Refreshing Culture.

The Experience of Making a TV Program

Exactly ten years ago, I began my first job as a TV journalist at a local bilingual channel of my Chinese hometown. Though poorly paid, I was more inspired than tormented as I struggled to learn to produce and edit video programs that could meet broadcast standard from scratch.

 

Nowadays I would suggest any students who learn liberal arts should learn making video. It could be a total Gesamtkunstwerk experience: you are not only supposed to care about text or image alone, but have to put music, moving graphic, text and images together, formulating a reasonable scene, and therefore a whole narrative structure. Your video as a finished product can convey message that text, audio, image or music alone cannot.

 

As I worked for a public broadcast network, my approach was pure and orthodox: my programs were to serve the public, instead of entertainment. Public network with public money should provide news service, weather forecast and education. Nothing else.

 

I refused to become a paparazzi who ran after celebrities, and preferred to interview artists and musicians who really had skills, stamina and fine taste. Perhaps as a video producer, I had this sympathy with musicians and artists who also cared about similar things: how to frame your own idea and message in an artistic way, and achieve high level of dexterity and let the audience savor the deeper meaning.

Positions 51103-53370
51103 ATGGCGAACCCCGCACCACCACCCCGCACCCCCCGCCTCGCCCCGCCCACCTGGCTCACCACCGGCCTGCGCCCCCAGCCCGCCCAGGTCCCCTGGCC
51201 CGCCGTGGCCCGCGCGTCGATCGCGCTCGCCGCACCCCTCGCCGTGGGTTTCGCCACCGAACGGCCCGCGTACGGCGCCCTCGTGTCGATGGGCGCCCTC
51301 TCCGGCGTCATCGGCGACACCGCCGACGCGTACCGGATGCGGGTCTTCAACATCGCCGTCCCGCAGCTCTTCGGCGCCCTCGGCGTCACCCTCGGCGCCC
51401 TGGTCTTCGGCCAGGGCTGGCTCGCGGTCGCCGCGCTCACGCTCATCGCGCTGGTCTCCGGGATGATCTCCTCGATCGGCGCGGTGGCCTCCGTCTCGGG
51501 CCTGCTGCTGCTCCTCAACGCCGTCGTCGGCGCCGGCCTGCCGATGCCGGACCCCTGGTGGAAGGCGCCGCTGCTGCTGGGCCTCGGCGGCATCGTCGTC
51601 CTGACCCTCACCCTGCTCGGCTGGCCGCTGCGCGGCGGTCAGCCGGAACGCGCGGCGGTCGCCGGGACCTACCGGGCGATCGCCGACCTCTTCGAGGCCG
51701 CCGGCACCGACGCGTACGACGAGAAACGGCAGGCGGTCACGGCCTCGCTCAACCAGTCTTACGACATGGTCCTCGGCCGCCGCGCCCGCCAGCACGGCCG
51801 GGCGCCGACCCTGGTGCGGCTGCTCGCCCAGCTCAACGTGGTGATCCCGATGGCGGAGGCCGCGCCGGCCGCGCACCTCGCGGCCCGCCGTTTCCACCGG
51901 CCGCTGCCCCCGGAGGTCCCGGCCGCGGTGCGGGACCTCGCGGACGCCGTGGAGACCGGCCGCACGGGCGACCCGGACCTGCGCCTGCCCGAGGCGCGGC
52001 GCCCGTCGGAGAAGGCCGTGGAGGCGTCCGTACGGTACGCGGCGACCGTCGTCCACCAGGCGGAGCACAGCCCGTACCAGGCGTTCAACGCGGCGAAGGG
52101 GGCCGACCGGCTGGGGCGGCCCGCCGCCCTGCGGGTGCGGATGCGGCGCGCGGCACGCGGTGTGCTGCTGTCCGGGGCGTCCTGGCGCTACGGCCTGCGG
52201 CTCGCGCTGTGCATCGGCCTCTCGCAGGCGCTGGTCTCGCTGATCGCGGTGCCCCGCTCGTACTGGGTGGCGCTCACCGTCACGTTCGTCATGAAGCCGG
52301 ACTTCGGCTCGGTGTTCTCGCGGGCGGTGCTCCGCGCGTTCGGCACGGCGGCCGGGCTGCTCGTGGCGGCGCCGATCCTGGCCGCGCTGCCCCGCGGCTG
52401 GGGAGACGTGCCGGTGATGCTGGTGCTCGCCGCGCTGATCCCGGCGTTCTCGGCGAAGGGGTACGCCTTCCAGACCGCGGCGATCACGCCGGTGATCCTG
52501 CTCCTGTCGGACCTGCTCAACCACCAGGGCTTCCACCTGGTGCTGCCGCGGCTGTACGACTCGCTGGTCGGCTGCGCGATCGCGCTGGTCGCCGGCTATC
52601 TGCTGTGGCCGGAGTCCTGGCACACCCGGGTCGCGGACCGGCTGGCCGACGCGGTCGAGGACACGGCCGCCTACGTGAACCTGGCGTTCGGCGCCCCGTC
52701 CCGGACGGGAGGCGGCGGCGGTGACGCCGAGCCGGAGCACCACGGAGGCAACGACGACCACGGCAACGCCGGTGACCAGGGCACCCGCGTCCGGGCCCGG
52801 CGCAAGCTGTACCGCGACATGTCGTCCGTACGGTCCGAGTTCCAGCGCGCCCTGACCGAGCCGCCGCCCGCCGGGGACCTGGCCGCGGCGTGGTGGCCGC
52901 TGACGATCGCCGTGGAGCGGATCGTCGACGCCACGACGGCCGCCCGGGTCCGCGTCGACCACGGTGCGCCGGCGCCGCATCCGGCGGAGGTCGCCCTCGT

One of the favorite interviews I made was with Huang Bin, a low profile maestro who won Paganini International Violin Competition in 1994. Humble and a dedicated Christian, Huang Bin had no showmanship when I approached her, as she focused on rehearsing for a recital with some really difficult works, such as Paganini’s caprice. Besides interview, I made a video of her playing Paganini Caprice No.13. I paid attention to capture her breath, her finger movements, and the whole interactions with her Stradivarius violin. As internationally famous, Huang Bin was kind enough to do whatever I told her in front of the camera.

 

Of course, such approach of making TV program made me a hated figure among colleagues and superior. As a rebel, I was engaged with a prolong battle in the TV station about what kind of programs we should produce. “Remember your main audience are housewives who cook soups who have no patience for art-house films!” my boss once yelled. Till then I realized this Gesamtkunstwerk, the program that you invested so much time to edit and build up into a decent structure, was only an interval for busy housewives who finished some cooking and wanted to sit down for a while.

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